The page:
Physicists have designed the world’s smallest refrigerator, small enough that it can’t hold any of your food. The fridge consists of three qubits–quantum particles that act as on-off switches. These quantum particles could be ions, atoms, or subatomic particles.
Other small systems have been created, but this is the first that doesn’t rely on external mechanisms, such as sophisticated lasers. “The whole guts of the fridge, it’s all accounted for and not hidden in some macroscopic object which is really doing the work,” [coauthor Noah] Linden says. [Science News]
Kitchen refrigerators work by shuttling heat away from one area (where you store your food) and dumping it somewhere else (the coils behind). This transfer isn’t news. Fans of thermodynamics have built devices to wick away heat from one source and dump it somewhere else since the nineteenth century. The device proposed in a paper to appear in Physical Review Letters uses the same basic technique but at a much smaller scale–on the size of three qubits, connected to two “baths,” one cold (or around room temperature) and one hot.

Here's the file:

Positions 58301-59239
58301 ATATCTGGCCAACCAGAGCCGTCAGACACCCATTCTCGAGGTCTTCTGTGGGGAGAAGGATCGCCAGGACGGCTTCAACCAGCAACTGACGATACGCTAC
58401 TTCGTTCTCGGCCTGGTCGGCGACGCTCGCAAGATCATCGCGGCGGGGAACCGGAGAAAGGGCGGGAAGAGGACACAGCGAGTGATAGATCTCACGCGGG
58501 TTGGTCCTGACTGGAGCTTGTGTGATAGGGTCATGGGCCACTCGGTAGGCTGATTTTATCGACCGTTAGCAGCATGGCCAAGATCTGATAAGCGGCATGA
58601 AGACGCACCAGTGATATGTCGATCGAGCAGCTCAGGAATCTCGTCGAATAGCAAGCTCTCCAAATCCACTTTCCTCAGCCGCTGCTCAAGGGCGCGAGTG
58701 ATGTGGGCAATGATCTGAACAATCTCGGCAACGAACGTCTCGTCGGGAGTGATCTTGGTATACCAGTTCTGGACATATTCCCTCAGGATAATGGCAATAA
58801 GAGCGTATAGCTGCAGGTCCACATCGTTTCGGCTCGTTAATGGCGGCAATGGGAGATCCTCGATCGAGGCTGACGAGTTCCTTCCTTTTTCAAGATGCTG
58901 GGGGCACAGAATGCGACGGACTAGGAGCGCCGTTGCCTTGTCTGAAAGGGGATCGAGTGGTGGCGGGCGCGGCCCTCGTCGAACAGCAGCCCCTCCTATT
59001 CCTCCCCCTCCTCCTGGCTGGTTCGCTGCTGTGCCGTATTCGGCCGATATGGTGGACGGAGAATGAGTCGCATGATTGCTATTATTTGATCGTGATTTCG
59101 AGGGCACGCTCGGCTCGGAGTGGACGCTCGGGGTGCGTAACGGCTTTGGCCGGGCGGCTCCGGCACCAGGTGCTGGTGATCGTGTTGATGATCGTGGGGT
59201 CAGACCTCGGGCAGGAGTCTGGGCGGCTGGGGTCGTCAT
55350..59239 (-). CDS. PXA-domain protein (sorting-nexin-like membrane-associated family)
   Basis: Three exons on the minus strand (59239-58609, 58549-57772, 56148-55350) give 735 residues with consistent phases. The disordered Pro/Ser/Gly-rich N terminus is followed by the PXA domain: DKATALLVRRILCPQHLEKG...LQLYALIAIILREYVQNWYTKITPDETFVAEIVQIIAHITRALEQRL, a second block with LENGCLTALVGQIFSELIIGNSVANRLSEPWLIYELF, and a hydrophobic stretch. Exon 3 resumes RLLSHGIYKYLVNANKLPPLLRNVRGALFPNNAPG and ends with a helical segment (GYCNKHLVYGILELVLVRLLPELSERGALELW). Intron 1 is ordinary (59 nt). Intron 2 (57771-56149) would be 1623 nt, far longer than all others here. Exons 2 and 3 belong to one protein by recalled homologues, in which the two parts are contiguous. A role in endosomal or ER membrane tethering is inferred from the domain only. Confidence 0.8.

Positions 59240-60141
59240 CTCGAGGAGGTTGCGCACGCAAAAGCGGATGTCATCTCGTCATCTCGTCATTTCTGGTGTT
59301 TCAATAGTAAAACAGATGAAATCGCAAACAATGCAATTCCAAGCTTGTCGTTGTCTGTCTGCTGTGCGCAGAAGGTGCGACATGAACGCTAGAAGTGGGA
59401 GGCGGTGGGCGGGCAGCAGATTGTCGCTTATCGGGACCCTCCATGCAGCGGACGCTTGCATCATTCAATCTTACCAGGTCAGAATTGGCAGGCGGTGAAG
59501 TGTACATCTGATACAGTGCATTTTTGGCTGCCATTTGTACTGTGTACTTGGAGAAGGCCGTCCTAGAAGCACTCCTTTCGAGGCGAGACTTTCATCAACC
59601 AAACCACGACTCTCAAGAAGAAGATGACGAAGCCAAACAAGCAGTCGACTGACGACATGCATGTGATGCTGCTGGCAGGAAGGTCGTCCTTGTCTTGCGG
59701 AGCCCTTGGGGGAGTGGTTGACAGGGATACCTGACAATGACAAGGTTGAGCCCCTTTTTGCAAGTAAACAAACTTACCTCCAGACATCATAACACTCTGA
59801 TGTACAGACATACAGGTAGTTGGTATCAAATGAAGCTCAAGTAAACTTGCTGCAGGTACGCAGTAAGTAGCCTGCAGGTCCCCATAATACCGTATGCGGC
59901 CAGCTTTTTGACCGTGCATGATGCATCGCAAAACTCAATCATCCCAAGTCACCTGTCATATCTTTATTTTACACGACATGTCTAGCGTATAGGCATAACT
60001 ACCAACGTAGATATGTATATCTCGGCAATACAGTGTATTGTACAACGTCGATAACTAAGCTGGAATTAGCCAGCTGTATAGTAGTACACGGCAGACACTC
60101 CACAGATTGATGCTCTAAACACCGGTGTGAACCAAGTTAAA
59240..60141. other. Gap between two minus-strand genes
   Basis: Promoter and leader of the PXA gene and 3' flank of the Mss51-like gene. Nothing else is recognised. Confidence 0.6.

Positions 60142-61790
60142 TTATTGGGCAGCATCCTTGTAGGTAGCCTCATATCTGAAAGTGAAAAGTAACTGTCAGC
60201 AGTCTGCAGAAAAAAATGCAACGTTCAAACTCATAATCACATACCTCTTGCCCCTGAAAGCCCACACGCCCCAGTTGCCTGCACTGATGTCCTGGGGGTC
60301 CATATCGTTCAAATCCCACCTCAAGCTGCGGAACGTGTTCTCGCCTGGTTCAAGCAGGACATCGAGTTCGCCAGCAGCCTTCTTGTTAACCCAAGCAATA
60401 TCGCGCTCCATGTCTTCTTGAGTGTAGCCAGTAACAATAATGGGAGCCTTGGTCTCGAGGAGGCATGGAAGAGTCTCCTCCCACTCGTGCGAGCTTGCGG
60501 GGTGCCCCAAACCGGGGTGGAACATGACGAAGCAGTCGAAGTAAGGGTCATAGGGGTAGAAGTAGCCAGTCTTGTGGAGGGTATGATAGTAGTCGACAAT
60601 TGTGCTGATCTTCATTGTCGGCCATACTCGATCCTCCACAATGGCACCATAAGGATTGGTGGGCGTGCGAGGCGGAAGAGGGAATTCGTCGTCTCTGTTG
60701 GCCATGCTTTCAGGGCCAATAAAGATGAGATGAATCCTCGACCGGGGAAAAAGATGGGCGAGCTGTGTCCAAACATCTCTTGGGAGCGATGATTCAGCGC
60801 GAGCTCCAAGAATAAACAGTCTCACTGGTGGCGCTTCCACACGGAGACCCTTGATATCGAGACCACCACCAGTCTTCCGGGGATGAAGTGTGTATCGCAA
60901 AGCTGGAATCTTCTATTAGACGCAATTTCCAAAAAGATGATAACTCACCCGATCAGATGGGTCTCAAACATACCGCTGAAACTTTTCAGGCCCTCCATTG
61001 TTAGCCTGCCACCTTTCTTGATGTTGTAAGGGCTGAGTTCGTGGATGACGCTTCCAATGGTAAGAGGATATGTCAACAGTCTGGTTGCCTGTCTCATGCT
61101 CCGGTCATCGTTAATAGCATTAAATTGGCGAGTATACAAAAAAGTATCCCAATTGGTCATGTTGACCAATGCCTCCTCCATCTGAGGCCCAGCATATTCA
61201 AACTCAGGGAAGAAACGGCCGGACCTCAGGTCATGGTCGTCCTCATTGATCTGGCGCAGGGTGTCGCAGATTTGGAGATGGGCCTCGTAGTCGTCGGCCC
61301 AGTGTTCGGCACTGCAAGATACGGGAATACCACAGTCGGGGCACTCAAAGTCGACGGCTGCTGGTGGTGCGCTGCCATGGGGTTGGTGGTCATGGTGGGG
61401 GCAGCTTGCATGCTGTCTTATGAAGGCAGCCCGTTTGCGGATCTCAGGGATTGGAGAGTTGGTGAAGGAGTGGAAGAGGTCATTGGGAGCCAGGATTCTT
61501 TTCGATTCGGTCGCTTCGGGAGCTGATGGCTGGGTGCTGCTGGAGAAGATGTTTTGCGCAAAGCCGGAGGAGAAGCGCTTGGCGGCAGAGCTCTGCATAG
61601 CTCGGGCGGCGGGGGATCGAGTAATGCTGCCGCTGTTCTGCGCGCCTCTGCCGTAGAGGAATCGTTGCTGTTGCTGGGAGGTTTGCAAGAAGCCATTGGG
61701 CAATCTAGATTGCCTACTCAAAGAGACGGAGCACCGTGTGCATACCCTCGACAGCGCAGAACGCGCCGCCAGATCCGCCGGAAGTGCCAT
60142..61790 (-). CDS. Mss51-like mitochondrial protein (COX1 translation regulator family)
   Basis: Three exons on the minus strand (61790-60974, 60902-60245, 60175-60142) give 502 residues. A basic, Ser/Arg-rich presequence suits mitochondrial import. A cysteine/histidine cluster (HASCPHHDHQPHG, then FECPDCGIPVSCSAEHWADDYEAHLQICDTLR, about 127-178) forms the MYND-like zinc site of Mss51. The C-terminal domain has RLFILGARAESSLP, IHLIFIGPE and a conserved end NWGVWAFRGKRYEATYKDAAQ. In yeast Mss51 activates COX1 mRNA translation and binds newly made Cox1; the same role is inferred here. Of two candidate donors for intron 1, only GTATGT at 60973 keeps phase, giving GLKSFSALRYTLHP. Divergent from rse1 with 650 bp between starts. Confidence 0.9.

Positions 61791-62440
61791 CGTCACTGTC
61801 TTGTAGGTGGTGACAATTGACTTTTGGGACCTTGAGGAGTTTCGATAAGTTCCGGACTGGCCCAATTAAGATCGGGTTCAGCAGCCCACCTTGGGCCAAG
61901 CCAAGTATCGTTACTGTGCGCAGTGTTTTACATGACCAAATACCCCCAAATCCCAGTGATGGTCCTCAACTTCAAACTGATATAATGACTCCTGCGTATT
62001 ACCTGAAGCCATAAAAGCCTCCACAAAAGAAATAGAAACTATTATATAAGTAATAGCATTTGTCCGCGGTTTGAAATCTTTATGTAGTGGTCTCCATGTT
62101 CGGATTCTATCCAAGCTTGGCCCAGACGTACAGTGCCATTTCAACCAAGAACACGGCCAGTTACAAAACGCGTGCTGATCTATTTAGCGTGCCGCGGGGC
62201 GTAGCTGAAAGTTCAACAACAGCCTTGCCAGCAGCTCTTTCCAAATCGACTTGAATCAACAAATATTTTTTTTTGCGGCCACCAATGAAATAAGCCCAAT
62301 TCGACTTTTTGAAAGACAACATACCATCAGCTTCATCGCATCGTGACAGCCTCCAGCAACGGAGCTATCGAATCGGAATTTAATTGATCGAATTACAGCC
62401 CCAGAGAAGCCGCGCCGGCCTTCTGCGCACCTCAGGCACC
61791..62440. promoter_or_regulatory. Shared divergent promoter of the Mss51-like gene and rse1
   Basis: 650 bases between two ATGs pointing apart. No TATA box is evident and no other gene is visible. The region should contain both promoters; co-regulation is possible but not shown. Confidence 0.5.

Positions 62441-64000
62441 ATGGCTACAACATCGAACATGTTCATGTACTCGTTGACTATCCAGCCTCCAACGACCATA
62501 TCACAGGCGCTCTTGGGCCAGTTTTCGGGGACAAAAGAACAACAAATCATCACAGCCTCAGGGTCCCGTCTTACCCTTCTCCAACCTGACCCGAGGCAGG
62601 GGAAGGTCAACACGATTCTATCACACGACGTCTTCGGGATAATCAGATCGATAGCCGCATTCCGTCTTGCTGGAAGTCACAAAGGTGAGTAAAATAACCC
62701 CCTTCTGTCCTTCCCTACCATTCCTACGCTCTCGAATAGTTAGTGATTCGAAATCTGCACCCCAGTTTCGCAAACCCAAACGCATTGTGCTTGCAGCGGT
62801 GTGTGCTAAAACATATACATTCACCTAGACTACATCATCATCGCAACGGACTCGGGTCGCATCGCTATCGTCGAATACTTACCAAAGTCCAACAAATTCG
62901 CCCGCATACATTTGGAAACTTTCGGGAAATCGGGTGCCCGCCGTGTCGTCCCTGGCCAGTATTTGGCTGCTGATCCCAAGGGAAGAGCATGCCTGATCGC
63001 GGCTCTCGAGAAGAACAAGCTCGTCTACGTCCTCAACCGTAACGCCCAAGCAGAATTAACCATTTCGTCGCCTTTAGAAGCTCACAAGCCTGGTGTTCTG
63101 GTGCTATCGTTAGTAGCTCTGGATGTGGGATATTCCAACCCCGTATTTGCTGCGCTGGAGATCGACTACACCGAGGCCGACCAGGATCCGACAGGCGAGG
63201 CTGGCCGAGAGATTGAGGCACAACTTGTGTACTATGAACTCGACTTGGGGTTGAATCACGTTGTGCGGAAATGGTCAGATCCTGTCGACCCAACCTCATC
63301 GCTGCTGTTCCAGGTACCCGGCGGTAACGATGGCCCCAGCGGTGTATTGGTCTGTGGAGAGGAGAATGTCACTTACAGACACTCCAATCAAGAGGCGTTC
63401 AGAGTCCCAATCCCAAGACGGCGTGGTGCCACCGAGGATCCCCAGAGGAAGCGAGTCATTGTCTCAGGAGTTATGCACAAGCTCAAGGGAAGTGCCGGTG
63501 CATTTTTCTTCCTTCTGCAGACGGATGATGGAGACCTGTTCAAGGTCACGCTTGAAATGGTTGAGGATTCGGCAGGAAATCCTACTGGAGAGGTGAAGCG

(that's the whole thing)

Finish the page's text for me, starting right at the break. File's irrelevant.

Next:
Many years after he revolutionized the field of physics, Albert Einstein took up a new task: inventing a better refrigerator. The 1930 appliance that he patented in partnership with a former student, Leo Szilard, had no moving parts and required no electricity, but was quickly forgotten as more efficient refrigeration technology was invented. Now, an electrical engineer has built a prototype of the forgotten Einstein fridge as part of a three-year project to develop more robust appliances that can be used in places without electricity [The Guardian].
Einstein and Szilard were reportedly spurred to inventive action by a news report of a Berlin family that died when toxic gas leaked from their refrigerator; the two physicists decided to create a system without moving parts to reduce the likelihood of accidents.